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Recent Advances in CSP EncapsulationA new encapsulation process assists in the production of void-free µBGA® packages.
By Craig Mitchell, Tessera Inc., San Jose, California
Encapsulation is a vital element in the production of electronic packages. Beyond providing environmental and mechanical protection, encapsulants can, when properly employed, enhance the reliability of the product while protecting it from certain insidious and deleterious elements such as alpha particles.
To maximize an encapsulant's beneficial role, it is necessary to assure that the compound fully envelops the delicate elements of the micro assembly. The issues related to encapsulation become more pronounced„and perhaps even more important„as device packages move into the realm of chip scale and chip size. The materials and processes used to produce the µBGA® package are key to its successful and cost-effective manufacture.
Developing and Improving Encapsulant Matarials
As IC packages move to chip-scale, the need for improved encapsulant materials is a seemingly never-ending requirement. Dow Corning is meeting the challenge by developing encapsulants that will greatly improve the reliability of Tessera's proprietary µBGA® packages.
These materials exhibit the ability to extend device reliability. However, if the material is not properly dispensed to provide full coverage of important elements, the full advantages are not obtained. As a result, new processes are needed to assure complete encapsulant coverage.
New methods for encapsulation have been developed that accomplish these goals. The methods, which include both dispense-in-vacuum and pressure cure, provide essentially void free encapsulation. This article will discuss those advances.
Void-Free Encapsulation Methods
Many techniques have been employed to provide void-free encapsulation. Most traditional approaches to encapsulation place the assembly in a vacuum chamber after the encapsulant is dispensed. Remove entrapped air and to eliminate possible residual voiding. Processes where vacuum is applied after dispense can be time consuming and lead to contamination.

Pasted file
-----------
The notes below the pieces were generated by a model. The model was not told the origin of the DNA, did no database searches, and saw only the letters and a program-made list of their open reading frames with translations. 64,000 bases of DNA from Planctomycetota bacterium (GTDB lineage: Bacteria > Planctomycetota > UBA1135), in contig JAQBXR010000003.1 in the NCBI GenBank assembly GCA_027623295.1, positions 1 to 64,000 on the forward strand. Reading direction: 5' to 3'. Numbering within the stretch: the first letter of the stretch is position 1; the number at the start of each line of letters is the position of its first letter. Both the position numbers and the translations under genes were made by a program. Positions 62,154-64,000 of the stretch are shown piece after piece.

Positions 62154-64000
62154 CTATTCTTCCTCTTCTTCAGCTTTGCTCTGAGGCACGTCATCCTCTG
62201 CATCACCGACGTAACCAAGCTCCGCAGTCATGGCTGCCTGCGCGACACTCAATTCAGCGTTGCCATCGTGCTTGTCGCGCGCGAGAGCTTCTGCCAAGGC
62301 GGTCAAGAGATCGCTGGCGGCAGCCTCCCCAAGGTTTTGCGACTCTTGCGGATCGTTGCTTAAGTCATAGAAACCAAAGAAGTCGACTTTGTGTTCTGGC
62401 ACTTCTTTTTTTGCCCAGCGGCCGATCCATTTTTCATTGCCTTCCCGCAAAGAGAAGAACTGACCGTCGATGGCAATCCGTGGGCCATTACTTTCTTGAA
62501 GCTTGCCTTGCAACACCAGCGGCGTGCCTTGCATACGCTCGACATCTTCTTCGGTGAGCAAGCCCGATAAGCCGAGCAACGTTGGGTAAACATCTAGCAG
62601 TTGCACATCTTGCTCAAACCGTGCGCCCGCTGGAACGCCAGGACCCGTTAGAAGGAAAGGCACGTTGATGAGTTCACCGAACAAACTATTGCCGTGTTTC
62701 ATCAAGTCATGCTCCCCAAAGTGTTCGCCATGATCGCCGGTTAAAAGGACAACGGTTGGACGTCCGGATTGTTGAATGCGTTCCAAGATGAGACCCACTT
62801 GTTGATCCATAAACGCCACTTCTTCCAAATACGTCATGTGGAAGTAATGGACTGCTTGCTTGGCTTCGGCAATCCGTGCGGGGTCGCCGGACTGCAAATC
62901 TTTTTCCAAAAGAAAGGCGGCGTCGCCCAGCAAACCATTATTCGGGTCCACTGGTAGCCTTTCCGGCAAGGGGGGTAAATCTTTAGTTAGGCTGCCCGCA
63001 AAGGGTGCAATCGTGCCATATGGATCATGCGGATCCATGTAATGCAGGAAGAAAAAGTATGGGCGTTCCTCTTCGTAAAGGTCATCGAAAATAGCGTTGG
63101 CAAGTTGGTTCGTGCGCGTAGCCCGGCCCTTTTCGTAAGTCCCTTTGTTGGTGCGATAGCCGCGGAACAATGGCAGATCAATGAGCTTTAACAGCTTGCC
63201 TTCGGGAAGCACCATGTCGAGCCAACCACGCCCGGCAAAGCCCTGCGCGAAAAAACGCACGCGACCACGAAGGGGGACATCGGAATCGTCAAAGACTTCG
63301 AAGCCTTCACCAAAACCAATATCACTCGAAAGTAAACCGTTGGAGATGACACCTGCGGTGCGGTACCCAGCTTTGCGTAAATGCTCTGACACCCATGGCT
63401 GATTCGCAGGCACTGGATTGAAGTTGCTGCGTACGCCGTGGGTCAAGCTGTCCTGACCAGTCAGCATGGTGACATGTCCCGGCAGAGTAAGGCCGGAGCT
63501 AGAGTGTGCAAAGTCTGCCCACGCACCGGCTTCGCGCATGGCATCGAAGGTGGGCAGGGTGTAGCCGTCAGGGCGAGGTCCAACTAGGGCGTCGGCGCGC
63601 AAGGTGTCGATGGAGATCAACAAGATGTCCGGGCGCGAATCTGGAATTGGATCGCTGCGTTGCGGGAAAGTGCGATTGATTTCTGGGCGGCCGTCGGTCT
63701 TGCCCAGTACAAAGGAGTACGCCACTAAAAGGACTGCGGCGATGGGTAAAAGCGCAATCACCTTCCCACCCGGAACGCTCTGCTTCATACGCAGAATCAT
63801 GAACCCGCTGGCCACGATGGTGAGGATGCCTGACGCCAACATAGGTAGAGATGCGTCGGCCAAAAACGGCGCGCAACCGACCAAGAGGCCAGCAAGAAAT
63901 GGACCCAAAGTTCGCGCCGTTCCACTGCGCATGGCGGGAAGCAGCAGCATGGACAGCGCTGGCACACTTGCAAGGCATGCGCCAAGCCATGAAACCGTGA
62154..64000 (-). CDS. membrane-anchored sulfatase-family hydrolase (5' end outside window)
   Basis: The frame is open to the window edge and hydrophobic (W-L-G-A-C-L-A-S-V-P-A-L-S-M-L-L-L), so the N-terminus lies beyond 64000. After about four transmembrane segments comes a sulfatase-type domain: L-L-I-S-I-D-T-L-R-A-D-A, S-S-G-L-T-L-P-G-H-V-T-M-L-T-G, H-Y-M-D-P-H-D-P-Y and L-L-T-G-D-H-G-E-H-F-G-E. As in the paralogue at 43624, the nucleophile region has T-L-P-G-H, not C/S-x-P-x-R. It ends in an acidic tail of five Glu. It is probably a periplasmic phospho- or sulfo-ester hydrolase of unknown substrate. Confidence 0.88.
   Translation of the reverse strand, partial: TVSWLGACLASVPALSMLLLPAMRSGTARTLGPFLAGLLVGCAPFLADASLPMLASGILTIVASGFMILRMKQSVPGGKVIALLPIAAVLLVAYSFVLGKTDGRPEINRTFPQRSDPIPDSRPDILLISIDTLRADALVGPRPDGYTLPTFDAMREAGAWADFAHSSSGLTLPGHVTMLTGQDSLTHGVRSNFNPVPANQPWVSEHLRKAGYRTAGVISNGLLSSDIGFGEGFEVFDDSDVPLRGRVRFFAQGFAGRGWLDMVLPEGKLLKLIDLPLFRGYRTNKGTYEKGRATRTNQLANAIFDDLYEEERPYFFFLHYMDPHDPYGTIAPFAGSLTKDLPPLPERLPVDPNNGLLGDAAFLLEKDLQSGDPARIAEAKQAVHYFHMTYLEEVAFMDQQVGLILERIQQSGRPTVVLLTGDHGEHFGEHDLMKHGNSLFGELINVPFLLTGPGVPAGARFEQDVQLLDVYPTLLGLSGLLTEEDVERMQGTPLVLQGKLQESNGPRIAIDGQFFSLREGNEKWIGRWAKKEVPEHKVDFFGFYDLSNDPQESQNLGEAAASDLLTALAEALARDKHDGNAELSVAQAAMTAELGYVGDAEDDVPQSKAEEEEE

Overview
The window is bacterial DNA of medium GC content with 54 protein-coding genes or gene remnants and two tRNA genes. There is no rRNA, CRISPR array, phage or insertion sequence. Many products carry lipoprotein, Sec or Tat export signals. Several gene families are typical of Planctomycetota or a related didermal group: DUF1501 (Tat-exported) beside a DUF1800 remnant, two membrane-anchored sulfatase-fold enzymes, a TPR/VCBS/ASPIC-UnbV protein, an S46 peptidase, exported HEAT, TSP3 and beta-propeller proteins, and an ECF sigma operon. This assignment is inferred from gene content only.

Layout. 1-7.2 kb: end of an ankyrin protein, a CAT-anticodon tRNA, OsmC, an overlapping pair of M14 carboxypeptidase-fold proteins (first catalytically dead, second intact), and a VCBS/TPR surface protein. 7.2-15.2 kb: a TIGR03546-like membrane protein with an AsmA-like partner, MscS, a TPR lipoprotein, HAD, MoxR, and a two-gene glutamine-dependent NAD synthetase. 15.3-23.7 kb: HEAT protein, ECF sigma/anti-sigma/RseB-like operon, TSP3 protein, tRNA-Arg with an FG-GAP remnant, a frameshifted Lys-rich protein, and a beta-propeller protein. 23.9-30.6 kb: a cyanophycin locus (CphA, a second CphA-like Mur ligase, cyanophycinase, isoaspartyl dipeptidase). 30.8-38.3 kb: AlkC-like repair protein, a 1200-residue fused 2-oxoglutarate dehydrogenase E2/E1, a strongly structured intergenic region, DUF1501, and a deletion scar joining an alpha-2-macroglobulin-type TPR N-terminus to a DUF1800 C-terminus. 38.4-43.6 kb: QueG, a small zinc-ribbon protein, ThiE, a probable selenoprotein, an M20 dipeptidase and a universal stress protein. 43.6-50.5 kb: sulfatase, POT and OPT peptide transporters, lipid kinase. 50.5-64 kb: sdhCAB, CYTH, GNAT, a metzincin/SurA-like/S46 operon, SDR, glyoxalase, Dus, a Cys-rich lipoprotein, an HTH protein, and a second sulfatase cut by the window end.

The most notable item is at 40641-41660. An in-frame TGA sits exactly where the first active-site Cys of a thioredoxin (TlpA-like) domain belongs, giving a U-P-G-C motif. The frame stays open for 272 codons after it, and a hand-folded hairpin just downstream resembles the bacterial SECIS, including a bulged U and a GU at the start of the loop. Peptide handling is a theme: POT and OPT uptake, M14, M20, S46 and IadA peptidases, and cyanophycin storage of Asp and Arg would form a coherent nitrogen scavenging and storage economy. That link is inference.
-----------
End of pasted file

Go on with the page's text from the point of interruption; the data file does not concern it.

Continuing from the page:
With Tessera's µBGA® chip-scale package, the device is encapsulated from the backside of the die. This means there is a possibility of contaminating the back surface of the die by vacuum as air bubbles escape and burst to the surface, splattering the encapsulant.
Splattering is a significant concern because it requires a step cure and an additional cleaning step. The step cure is used to minimize the degree of curing, allowing the material that has contaminated the backside of the die to be easily cleaned. (Figure 1 illustrates this concept.)
Processing at lower levels of vacuum within the chamber can reduce the potential for this type of contamination; however, this, also, is not without a tradeoff, since modifying the vacuum level downward can significantly extend process time within the vacuum chamber.
Another technique developed at Tessera to ensure void-free encapsulation is the "pressure cure process." Pressure cure, a technique similar to molding, involves the use of pressure to collapse residual voids and temperature to cure the material in place.
During this process, the encapsulant is dispensed from the backside of the die on three sides. As the material wets the edge of the die, capillary action pulls the material underneath the die in the space between it and the flexible polyimide substrate. Depending on the die size and viscosity of the encapsulant, a nominal waiting period is observed to allow the material to flow.
Encapsulant is then dispensed on the fourth side of the die, sealing it off. This process assumes that there will be an entrapped void. An additional wait period is observed to ensure that the encapsulant has flowed sufficiently and that the perimeter of the die has been fully sealed.
This is an essential element of this process, since it allows a cavity or void to be defined underneath the die. The strip of assembled and encapsulated ICs is then placed into the pressure oven where the pressure is ramped up to 100 psi. It is this pressure differential, between the entrapped void and the surrounding chamber, that allows the void to be collapsed as shown in Figure 2.
The temperature is then raised slowly to 80°C to cure (or mold) the material in place. Curing while under pressure prevents the void from reforming during the return to atmospheric conditions.